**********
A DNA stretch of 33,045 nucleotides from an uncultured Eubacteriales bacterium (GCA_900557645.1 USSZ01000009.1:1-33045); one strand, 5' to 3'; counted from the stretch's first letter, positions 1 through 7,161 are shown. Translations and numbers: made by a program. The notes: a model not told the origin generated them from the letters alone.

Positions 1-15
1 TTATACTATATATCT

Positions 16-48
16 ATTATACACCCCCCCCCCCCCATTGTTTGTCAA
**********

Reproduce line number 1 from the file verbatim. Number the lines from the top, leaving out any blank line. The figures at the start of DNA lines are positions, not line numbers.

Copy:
A DNA stretch of 33,045 nucleotides from an uncultured Eubacteriales bacterium (GCA_900557645.1 USSZ01000009.1:1-33045); one strand, 5' to 3'; counted from the stretch's first letter, positions 1 through 7,161 are shown. Translations and numbers: made by a program. The notes: a model not told the origin generated them from the letters alone.